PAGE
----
Over the last several decades, there has been a significant conversation in the United States about tort reform concerning the need to rein in frivolous lawsuits. Proponents of tort reform talk about large settlements or verdicts threatening the economy and the legal system. This, along with media coverage of multimillion-dollar settlements or verdicts, helps create an inaccurate perception that anyone can get millions of dollars from a lawsuit — even one without merit.
If you have been seriously injured due to someone else’s mistake or neglect, don’t be discouraged or believe that your case doesn’t rise to the level of filing an insurance claim or lawsuit. Instead, reach out to a Chicago personal injury lawyer. We’ve tried to dispel many of the myths surrounding personal injury cases below and can help assess your situation and what you can realistically expect.
Some cases do, in fact, end in very large settlements or verdicts, but multimillion-dollar payouts aren’t generally the norm. This is simply because not every case and not every injury holds that much value.
The value of a personal injury claim depends on several factors, including:
However, there are some things you hear about that may skew your perception of what lawsuits are worth or how settlements or verdicts work.
When someone else is responsible for causing your injuries, you have the right to be compensated for every loss. A fair settlement considers every way your life has been affected by your injuries. They should include your economic and non-economic damages.
Economic damages are financial and can easily be proven with documentation Through pay stubs, bank statements, and other financial records. Some of the more common types of economic damages you could collect in your injury claim include:
However, you should also be compensated for your non-economic losses for your settlement to be fair. Non-economic damages are more difficult to quantify because they do not have a monetary value. They also can impact each person’s life differently.
With that being said, some of the more common types of non-economic damages you could recoup in your personal injury lawsuit include:
The only way to be sure you are getting a fair injury settlement is by accurately calculating the value of your claim. That way, your attorney can fight for maximum restitution for your damages.
When the public hears about substantial jury verdicts, only a small portion of the amount represents compensatory damages or damages that allow the injured person to recover their actual losses.
A significant portion of a large verdict may be in punitive damages. However, punitive damages are relatively rare and typically are only awarded when the person or company being sued behaved in a way deplorable enough that a jury thinks they deserve to be penalized. For example, recklessly ignoring reports that a product causes harm to consumers may be grounds for a jury to award punitive damages.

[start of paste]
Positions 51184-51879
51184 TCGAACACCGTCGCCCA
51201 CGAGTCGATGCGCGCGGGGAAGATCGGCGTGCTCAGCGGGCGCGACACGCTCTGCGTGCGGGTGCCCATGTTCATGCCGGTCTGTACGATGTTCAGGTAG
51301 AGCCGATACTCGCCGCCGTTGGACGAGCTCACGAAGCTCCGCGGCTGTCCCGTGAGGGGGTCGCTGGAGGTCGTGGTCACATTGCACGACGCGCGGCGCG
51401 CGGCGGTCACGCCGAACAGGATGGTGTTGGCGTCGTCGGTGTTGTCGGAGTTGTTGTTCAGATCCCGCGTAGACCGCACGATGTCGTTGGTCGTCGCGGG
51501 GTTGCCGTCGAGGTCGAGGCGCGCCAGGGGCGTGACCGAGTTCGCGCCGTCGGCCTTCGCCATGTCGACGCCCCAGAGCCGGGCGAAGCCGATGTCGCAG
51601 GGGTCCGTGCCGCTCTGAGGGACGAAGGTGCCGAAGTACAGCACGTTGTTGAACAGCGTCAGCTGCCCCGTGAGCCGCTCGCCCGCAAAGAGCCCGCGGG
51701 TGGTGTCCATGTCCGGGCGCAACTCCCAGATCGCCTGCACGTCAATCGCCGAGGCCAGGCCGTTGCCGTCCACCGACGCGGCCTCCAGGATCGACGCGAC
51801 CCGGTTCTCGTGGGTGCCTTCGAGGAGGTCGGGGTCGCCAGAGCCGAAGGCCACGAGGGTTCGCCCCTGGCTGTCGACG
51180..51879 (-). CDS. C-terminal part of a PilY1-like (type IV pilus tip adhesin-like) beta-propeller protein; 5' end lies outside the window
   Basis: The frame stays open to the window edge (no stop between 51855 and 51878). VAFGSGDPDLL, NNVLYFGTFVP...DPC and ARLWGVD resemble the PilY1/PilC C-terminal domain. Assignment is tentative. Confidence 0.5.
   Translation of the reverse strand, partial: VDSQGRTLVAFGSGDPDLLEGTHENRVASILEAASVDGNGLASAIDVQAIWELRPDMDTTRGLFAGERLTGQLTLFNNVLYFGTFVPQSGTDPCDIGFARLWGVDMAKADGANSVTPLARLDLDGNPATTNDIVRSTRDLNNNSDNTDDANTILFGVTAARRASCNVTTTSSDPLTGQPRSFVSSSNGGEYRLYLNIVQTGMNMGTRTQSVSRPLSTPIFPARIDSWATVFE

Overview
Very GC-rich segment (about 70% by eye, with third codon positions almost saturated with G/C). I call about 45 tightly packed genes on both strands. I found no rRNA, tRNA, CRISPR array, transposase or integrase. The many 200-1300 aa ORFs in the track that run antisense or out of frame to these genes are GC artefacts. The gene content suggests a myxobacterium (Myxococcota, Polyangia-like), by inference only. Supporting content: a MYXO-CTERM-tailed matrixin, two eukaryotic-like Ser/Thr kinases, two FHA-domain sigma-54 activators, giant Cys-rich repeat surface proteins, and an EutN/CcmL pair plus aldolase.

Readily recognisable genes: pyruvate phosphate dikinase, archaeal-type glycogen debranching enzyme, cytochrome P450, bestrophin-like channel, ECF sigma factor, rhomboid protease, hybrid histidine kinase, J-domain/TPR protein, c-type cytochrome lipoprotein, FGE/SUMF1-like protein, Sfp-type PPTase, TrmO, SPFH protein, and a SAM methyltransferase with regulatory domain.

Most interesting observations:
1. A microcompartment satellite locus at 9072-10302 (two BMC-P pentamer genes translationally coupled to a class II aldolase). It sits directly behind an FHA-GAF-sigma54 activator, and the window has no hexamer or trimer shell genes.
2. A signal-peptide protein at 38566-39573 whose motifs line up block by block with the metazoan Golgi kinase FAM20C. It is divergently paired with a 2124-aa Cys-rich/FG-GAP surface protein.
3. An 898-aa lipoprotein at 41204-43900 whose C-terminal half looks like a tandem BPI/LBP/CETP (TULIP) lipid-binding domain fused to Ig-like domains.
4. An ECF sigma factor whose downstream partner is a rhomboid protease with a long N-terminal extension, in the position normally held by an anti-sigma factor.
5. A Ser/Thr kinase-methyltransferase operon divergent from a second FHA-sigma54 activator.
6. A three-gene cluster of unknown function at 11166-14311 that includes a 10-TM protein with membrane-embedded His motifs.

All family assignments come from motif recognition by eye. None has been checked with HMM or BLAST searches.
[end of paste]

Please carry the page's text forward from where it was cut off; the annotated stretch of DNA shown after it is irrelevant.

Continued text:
Most personal injury cases are based on a theory of negligence, which means that a person acted unreasonably or failed to act reasonably and caused someone else harm. Punitive damages typically are awarded only when recklessness or intent is present, not for simple negligence.
When the public hears about settlements or verdicts for tens of millions, hundreds of millions, or even billions of dollars, those cases often are class action lawsuits.
Class action suits bring together large groups of plaintiffs who all have similar claims and allow those claims to be tried and settled as one case to avoid the disarray of thousands of similar lawsuits in the court system.
An example of a class-action lawsuit is a recent case filed against General Motors Co. over recalled vehicles. The lawyers who filed the case are asking for $10 billion in damages, but there could be as many as 27 million vehicles involved. Even if the suit is settled or a jury returns a verdict for the full $10 billion, if that money is divided up among 27 million car owners, that works out to an average of about $370 per driver — and that’s before the lawyers collect their fees in the case, which usually comes out of the settlement money or jury award before the rest is divvied up among the millions of people who have a claim.
To someone hearing about the case in the news, $10 billion might seem like an obscenely high amount that takes advantage of the corporation being sued. These beliefs fall apart when you do the math and figure out how little each plaintiff stands to gain from the case.
There are limits to what the injured person can receive in most personal injury cases. The field of tort law, which encompasses personal injury cases, is designed to compensate you for your losses when you get injured through someone else’s negligence, recklessness, or intentional action.